From what we have seen above, the period of forty days which we are going through this season of lent is not strange. It is rather a divine prescription that we need to reckon with as we shall be exploring later.

Within the period of forty day, our Lord Jesus Christ was with the wild beasts. We will notice here that Mark did not go into details about the contents of the temptations like Matthew and Luke. However the mention of wild beasts in contrast to angels that ministered to him is an indication of the presence of the devil.

The representation of the devil in form of a beast is rife in the Bible. In the Garden of Eden the devil came to tempt eve in the form of a serpent (Gen.3:1). In some other places the devil is referred to as the beast and serpent called Leviathan (Isaiah 27:1; Psalm 74:14). The book of Revelation is filled with numerous denotations about the beast. For instance there is the mention of the mark of the beast (Rev.13:16; 14:9). Archangel Michael fought against the dragon in the war the broke up in heaven; here it is called the Devil and Satan (Rev. 12:7-9).There is also the mention of the destruction of the beast with his false prophets in the lake of fire (Rev.19:20). There is a final victory over the ancient serpent or dragon called Devil and Satan (Rev. 20:1-3).

From what we have above, it is clear that our Lord was not having a jolly time with the wild beasts rather he went through trials in their hands. But one thing was significant; he was triumphant after the trials. That was the moment the angles came to minister to him.

After the victory over Satan, our Lord came out to preach the message of repentance. He went through temptations and won. His preaching was thus a testimony that as he won over the beasts and their trials, we also can have victory but we must first receive the good news and repent from our sins.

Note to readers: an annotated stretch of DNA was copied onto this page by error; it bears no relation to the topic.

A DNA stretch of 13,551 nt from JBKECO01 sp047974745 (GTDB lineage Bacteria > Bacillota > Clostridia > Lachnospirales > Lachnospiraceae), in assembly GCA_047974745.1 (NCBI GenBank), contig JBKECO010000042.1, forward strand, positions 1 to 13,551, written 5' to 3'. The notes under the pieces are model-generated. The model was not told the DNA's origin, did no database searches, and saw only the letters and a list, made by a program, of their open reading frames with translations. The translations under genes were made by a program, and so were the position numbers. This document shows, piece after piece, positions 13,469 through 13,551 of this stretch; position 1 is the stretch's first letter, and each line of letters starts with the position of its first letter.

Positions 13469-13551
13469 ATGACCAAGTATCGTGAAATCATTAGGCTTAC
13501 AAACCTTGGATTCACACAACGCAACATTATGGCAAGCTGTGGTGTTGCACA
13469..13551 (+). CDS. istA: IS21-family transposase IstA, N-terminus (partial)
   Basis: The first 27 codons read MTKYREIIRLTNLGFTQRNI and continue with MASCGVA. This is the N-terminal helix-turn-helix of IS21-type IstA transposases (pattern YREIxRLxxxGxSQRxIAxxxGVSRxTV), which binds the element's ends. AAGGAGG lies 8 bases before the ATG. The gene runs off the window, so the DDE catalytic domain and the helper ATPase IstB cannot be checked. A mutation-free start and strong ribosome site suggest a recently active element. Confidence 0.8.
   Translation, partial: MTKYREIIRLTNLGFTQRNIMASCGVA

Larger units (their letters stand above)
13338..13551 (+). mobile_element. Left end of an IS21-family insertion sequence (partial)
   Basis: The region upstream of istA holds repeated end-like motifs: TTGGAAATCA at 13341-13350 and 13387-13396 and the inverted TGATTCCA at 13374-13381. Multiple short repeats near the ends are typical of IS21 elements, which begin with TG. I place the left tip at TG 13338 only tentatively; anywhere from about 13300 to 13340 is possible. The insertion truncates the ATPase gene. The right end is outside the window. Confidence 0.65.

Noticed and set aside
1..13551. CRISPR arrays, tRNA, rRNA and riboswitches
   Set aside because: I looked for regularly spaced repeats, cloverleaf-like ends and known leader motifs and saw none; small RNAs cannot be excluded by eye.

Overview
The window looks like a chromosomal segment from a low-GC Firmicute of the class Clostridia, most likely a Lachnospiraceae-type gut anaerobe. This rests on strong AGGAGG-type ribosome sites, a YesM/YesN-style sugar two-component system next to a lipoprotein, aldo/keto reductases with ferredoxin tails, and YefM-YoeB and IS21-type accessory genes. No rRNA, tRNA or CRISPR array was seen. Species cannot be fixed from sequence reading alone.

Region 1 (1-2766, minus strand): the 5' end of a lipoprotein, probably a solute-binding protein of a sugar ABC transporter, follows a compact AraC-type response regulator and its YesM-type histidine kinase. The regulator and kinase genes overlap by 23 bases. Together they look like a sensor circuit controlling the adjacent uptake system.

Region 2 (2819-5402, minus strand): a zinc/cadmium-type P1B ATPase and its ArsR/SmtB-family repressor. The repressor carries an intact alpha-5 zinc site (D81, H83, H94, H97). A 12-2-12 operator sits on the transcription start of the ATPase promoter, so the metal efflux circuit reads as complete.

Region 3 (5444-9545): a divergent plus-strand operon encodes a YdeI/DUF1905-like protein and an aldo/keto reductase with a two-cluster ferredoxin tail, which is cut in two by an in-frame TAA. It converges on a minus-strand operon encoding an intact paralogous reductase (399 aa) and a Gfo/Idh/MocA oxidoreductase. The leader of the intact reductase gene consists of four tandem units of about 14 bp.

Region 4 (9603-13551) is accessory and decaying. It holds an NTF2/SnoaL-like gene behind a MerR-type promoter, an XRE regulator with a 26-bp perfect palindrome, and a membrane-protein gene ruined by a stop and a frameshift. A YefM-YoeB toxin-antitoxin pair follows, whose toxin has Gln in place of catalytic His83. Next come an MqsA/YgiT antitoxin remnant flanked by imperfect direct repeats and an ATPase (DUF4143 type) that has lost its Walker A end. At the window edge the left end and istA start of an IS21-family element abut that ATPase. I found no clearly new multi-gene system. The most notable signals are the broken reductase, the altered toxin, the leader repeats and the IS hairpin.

The ash we received on Ash Wednesday and which launched us into the Lenten Season, could be likened to the baptism our Lord received before he was moved by the Holy Spirit into the wilderness. Like our Lord Jesus Christ, we are faced with a period of forty days filled with trials. It is rather unfortunate that some of us are moved by every other thing this season but the Holy Spirit. The truth is that without the Holy Spirit we are helpless because He is the one that helps us in our weakness (Romans 8:26). Without the Holy Spirit the Lenten season would be a mere religious routine.

Our Lord Jesus Christ did not enter the wilderness for the fun of it. He went to pray, fast and abstain. And he did all in total charity. We are in for a serious business this season. Like our Lord Jesus Christ we must necessarily face some trials because we are in the region of the wild beasts. In the words of St. Peter, we should be calm but vigilant for our enemy the devil is going round like a roaring lion looking for someone to eat (1 Pet. 5:8).

The success of our Lenten observance has a lot to do with our alignment with the Holy Spirit our only source of strength in the face of our temptation and trials. St. Paul in his letter to the Romans (8:9) made us to understand that the Holy Spirit gives us the identity as members of Christ. So anyone who does not have the Holy Spirit does not belong to Christ.

It will be very needful for us to reflect a bit more on the trials and temptations we could face this season. It is important to note that we can only be tempted by what is of great importance to us. A rat can be tempted effectively with a fish not with a bunch of banana that is the concern of the monkeys.

The best safeguard to temptation is to watch our desires and appetites. In his temptation, our Lord was presented with material needs, power and fame. There is no guarantee that we may not face similar challenges as we pass through these forty days. Let us also be assured of God’s presence in all our trials as His angels will be with us to support us and guard us (Exo.23:20; Psalm 91:11-12).

Do have a fruitful First Sunday of Lent and may your blessings continue to enlarge. Have a grace-filled week.

Fr. Bonnie